Fabrics set the stage for manufacturers who want a market share of the entertainment industry.
Fabrics don’t get enough credit.
Quietly, and usually without fanfare, they provide welcome and shelter as tents and awnings; they enhance decor and create distinct spaces as backdrops and banners; they manage movement of light and sound; and the list goes on. When it comes to the world of entertainment—whether for television, film or theater—fabrics are instrumental in setting the scene, providing comfort and even creating illusion.
Alpha Tent & Awning Ltd., in the heart of Vancouver, British Columbia, Canada’s film production district, provides fabric products including tents, awnings, canopies and upholstery for the film and television industry, and identifies the film sector as being its most rapidly growing and profitable market. The company’s varied work includes projects such as designing and installing period tents using buffalo hides, Chinese hemp and driftwood for the movie 13th Warrior and upholstering a spaceship and space station interior for the movie Mission to Mars.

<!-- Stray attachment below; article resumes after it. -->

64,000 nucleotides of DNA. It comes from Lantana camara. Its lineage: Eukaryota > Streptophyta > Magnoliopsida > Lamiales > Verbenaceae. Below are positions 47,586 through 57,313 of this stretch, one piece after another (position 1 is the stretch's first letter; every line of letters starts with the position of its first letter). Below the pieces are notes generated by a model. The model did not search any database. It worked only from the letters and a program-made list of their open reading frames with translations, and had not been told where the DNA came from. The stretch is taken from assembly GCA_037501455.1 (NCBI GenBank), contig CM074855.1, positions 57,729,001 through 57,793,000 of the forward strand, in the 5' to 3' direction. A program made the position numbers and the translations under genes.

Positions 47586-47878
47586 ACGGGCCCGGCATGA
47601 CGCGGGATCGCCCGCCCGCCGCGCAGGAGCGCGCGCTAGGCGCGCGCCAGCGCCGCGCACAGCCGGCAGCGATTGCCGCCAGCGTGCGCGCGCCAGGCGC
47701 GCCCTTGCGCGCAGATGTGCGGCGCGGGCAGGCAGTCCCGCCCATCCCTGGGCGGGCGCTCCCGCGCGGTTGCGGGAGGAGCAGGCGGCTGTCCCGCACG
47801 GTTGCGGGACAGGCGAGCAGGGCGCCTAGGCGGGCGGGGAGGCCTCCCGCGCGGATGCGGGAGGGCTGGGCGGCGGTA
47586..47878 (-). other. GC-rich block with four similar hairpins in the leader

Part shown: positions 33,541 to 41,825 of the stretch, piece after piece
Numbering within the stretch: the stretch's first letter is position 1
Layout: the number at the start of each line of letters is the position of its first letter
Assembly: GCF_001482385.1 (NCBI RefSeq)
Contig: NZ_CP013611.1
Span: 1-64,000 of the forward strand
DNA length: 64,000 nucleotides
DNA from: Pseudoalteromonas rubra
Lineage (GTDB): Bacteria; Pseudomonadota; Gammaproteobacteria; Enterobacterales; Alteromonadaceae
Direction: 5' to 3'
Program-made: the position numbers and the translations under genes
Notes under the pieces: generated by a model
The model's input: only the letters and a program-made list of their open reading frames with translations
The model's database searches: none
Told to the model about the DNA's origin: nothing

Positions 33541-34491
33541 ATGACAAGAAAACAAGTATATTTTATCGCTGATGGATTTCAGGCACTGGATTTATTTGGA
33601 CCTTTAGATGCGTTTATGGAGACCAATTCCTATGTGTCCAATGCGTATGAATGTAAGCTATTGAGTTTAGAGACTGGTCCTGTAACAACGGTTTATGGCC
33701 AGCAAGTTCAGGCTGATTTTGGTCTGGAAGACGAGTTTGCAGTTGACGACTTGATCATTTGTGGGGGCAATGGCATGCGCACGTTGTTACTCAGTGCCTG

Providing work in a tight timeframe is critical to gaining jobs in film and television. “We’ve been working for different film and television companies for more than two decades and will continue to do so,” says Vlad Cohen, M.Sc., P.M.P, C.S.M, president of Alpha Tent & Awning. “Film and TV requests have to be completed immediately or within 48 hours.”
Paul Grider, director of product development and technical services for Sun Valley, Calif.-based Dazian Creative Fabric Environments, agrees. “We supply traditional textiles for the industry such as velour, meshes and scrims, muslin, duvetyn, light diffusion and projection fabrics, as well as decorative fabrics used in set designs,” he says. “Television and film typically work very quickly with very short lead time to get what is needed. Decisions are made quickly, as production times are strategically planned with little to no time for delays, unlike architectural, exhibit or commercial projects where the design process and decision making can take months or years to get finalized.”